Meanwhile, even as Iran was occupied with the hostage-taking, tensions with its neighbour, Iraq, were escalating.
Iraq invaded Iran in the fall of 1980 over a conflict sparked in part by a disagreement over the border in the Shatt-al-Arab waterway area.
The bloody, eight-year conflict would end up resolving little but took a toll on the nation. Reliable casualty counts are hard to come by, but estimates range from 300,000 to two million.
Over the years, the leadership of the Islamic republic has remained overwhelmingly conservative — true to the roots of the revolution, which came from the conservative countryside and the seminaries of the holy city of Qum.
Efforts by moderates to modernize some of Iran's institutions in the late 1990s were consistently derailed and undermined by more conservative elements. And the conservatives remain firmly in power even now.
Tensions over nuclear plans
Iran's nuclear installations and lack of disclosure during international inspections have triggered fears that the country is developing nuclear weapons. Tehran claims its efforts are peaceful and aimed at building an atomic power station.
In 1995, the U.S. suspended all trade with Iran over its nuclear ambitions and alleged support of terrorist groups.
Over the years, the U.S. increasingly denounced Iran for pursuing nuclear weapons and in a 2002 speech by then U.S. president George W. Bush he grouped Iran among the "axis of evil." Tensions with the U.S. also ramped up after the U.S. invaded Iraq in March 2003.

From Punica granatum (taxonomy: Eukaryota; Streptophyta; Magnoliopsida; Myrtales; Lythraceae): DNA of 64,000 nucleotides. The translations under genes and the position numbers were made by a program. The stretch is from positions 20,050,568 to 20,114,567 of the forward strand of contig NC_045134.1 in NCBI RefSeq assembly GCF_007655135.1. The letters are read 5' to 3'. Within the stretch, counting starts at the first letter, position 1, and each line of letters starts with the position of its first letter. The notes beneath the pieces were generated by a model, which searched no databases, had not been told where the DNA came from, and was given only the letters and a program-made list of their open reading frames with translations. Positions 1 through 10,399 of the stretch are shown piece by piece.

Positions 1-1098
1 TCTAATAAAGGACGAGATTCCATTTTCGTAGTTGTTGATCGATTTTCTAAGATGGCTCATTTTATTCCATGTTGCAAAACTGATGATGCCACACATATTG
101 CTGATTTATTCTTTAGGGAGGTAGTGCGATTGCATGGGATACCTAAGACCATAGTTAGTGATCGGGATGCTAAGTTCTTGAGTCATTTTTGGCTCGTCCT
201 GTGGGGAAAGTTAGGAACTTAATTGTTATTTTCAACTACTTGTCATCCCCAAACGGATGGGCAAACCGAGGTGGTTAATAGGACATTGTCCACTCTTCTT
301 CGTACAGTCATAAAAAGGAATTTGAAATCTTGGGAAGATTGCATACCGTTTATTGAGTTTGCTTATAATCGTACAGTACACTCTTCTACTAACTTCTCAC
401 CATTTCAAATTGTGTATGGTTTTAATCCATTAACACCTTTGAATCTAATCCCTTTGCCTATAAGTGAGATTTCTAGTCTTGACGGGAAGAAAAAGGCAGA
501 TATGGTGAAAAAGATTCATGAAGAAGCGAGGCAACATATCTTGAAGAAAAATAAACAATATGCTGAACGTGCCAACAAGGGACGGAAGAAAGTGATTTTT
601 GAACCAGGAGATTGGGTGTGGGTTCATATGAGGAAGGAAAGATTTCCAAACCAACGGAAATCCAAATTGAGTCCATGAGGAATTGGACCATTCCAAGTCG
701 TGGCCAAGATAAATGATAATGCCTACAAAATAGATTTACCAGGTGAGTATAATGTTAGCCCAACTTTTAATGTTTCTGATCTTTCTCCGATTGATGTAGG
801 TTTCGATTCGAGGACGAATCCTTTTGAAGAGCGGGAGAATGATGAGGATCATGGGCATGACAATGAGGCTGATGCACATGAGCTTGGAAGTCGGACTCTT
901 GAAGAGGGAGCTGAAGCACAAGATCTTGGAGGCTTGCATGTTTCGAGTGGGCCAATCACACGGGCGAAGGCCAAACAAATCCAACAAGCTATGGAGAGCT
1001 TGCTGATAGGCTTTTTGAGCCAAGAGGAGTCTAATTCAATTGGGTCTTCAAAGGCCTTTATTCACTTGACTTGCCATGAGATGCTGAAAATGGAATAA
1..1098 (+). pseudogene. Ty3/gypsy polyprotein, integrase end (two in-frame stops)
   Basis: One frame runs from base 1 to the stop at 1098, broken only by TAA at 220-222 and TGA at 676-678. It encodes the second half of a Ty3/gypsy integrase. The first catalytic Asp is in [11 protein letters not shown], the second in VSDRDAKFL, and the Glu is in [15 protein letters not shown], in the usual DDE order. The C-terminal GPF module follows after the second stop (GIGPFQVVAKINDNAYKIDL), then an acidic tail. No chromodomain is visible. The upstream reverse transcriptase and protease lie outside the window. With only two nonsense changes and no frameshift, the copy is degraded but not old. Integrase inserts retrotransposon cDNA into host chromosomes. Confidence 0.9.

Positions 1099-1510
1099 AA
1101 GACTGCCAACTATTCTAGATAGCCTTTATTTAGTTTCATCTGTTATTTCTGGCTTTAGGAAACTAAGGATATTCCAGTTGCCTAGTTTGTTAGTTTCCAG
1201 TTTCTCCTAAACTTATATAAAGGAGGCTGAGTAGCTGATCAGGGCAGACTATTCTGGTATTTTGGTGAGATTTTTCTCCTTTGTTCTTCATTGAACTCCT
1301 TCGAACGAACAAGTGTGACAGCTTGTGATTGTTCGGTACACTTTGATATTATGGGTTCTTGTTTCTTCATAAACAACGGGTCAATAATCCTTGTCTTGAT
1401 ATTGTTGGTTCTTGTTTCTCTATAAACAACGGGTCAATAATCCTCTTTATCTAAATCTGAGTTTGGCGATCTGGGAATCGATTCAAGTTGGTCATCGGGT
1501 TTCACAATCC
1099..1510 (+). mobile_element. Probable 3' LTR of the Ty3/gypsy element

When Mahmoud Ahmadinejad, the former hardline mayor of Tehran, won the 2005 presidential election, he vowed to press on with the country's nuclear agenda.
Ahmadinejad has repeatedly riled the world with his controversial remarks, denouncing the Holocaust as a deception and issuing biting anti-Israel comments.
In 2006, Iran announced it had successfully produced enriched uranium. Calls for Iran to halt its nuclear plans did little and sanctions were imposed.
With a worsening economic situation, due in part to sanctions and falling oil prices, support for Ahmadinejad has diminished in recent years.
Reform candidate Mir Hossein Mousavi, a former prime minister, hoped to capitalize on that in the June 2009 presidential elections, but Ahmadinejad announced a landslide victory.
Mousavi's representatives alleged electoral fraud, and in the days that followed, tens of thousands of supporters from both sides took to the street in deadly protests.
One of those killed in the demonstrations and security crackdown was an apparent innocent bystander, Neda Agha-Soltan, whose final seconds on June 20 were captured on amateur video and viewed around the world.
Neda, as she was known, became in death an icon for opposition protesters. Ahmadinejad has called for an investigation of her death, allegedly at the hands government militia.
Even if answers are found, however, the undercurrent of public discontent could last for some time.